In 2012 the racecourse was decked in four kilometres of bunting as Ascot played its part in The Queen’s Diamond Jubilee Celebrations.

To the delight of everyone, there was a Royal winner last year in the shape of Estimate in the Queen’s Vase and The Queen received the trophy from The Duke of Edinburgh – it was purely coincidental that His Highness had consented to present the trophy for that race, and an even more wonderful moment for it.

That race took place on Friday and The Queen had come close earlier in the week when Carlton House, one of the best horses she has ever owned (now in training in Australia), was second to So You Think in the Prince of Wales’s Stakes.

The Queen’s previous Royal Ascot winner, her 20th, had come on the final day of the 2008 meeting when Free Agent came from a seemingly impossible position to win the Chesham Stakes, ending a blank period stretching back to 1999.

The Queen’s involvement with racing stretches back to 1952, with her first winner, owned jointly with her mother, the humble Monaveen in a Fontwell jumps race.

On the death of her father, King George VI, The Queen inherited the Royal string of Flat horses, which at the time were mainly trained by Cecil Boyd-Rochford and Noel Murless. It didn’t take long for her first great horse to come along.

Aureole, by the great Hyperion, was second to Pinza in the 1953 Derby and he must rank as one of The Queen’s best horses, with victories in the King George VI & Queen Elizabeth Stakes and the Hardwicke Stakes. Aureole went on to be champion sire in Britain in 1960/61.

The Queen’s first Royal Ascot success came when Choir Boy landed the 1953 Royal Hunt Cup, one of 11 successes during the 1950s, with others including 1957 Ribblesdale Stakes winner Almeria, who went on to finish second in the King George VI, and Pall Mall, who took the 1957 New Stakes en route to victory in the 2,000 Guineas the following year.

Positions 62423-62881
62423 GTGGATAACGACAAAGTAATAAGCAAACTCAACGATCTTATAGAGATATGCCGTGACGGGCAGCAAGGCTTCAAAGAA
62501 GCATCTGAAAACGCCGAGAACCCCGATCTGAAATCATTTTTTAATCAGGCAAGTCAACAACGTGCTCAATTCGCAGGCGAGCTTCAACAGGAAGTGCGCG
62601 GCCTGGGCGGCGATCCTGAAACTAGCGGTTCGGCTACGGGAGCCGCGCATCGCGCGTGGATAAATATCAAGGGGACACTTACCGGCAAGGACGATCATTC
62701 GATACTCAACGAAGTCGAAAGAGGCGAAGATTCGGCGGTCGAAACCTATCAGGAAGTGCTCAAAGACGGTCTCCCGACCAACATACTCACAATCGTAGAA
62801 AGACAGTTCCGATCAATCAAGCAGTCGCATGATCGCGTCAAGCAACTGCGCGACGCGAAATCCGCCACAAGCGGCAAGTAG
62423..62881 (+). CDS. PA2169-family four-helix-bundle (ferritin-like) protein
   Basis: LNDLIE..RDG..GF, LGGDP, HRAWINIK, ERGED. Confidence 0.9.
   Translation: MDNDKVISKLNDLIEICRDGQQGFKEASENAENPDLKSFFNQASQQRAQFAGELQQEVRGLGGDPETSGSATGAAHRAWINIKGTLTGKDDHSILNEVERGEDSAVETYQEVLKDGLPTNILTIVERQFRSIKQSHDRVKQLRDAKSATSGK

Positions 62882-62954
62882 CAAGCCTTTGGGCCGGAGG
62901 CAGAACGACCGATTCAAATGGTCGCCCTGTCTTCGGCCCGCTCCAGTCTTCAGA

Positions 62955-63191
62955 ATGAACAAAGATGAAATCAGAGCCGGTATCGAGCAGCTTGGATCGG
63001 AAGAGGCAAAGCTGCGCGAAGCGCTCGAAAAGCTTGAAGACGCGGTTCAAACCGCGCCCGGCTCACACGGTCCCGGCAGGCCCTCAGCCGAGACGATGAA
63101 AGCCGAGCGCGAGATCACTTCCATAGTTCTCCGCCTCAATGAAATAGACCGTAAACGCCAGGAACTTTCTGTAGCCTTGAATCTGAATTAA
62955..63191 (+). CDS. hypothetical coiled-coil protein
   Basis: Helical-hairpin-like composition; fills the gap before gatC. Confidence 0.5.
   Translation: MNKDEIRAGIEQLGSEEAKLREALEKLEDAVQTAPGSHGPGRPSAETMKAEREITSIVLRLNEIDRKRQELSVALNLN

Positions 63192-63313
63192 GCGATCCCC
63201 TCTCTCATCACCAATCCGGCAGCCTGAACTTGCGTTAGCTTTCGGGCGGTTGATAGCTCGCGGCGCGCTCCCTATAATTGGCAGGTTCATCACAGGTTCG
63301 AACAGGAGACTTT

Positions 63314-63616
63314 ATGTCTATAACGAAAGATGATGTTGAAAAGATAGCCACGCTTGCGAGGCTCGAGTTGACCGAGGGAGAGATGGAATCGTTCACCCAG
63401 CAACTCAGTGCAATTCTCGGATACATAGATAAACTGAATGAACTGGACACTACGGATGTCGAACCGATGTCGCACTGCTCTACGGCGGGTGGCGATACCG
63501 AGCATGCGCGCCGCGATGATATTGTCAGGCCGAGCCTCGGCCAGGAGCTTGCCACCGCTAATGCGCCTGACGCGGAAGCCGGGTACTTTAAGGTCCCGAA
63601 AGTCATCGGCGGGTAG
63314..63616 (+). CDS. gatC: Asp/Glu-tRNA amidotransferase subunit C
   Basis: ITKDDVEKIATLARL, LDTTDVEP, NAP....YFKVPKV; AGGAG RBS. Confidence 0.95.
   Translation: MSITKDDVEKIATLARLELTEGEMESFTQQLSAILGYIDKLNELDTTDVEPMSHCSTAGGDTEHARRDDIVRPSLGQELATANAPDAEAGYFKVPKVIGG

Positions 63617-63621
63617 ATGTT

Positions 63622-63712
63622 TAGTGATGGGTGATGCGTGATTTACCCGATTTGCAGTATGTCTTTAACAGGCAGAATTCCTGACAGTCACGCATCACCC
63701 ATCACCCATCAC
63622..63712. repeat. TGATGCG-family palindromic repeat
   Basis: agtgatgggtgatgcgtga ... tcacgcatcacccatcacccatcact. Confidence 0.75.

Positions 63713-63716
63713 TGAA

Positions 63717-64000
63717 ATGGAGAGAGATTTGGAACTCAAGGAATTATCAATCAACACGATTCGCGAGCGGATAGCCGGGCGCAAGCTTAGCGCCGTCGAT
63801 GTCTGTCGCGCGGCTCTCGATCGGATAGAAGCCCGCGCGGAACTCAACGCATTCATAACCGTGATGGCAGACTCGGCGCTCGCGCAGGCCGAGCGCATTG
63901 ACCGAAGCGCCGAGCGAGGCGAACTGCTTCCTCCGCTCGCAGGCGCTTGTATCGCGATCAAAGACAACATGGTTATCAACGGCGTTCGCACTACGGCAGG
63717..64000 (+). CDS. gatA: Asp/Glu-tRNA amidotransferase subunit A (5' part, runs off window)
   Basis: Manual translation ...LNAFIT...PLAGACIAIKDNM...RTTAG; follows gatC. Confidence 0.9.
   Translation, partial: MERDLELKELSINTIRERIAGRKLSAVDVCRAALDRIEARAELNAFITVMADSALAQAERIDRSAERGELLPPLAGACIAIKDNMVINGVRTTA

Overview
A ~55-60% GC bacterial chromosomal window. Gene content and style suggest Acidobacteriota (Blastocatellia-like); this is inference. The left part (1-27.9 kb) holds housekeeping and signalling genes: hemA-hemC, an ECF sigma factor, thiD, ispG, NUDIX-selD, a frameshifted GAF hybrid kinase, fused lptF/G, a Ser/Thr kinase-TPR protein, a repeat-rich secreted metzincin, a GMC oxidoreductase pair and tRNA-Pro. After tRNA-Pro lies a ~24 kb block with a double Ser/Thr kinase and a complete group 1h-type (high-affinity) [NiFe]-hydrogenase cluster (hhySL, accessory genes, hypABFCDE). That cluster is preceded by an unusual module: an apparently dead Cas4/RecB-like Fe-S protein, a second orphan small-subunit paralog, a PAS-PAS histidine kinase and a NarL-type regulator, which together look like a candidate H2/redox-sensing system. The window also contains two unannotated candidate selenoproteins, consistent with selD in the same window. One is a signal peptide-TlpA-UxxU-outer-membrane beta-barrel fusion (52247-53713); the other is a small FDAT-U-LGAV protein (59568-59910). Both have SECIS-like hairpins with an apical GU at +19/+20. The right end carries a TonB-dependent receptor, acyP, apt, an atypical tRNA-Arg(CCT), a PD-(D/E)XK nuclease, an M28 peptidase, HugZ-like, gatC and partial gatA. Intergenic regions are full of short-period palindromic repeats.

The 1960s were a quieter time for the Royal thoroughbreds, although Aiming High landed the 1961 Coronation Stakes and Hopeful Venture the 1968 Hardwicke Stakes.

But The Queen’s racing fortunes entered another golden period in the 1970s, helped by the brilliant Dick Hern-trained filly Highclere, who won the 1,000 Guineas and French Oaks in 1974 before finishing second to Dahlia in that year’s King George.

As Silver Jubilee celebrations were being held throughout the land in 1977, a filly came along that would ensure a year of tremendous success for the Royal colours, with Dunfermline winning both the Oaks and St Leger.

The Queen has not since had another Dunfermline but there have been successes, including Colour Sergeant in the 1992 Royal Hunt Cup, Phantom Gold in the 1995 Ribblesdale Stakes and Blueprint in the 1999 Duke of Edinburgh Stakes. In all, following Estimate’s win last year, she has had 21 Royal Ascot winners to date.

There is nothing like a Royal winner to light up the week and we could see a repeat of last year as Estimate is on course for the Gold Cup following her victory in the Longines Sagaro Stakes.

Pictured: The Queen arriving at Royal Ascot (top) and at the Epsom Derby (above).



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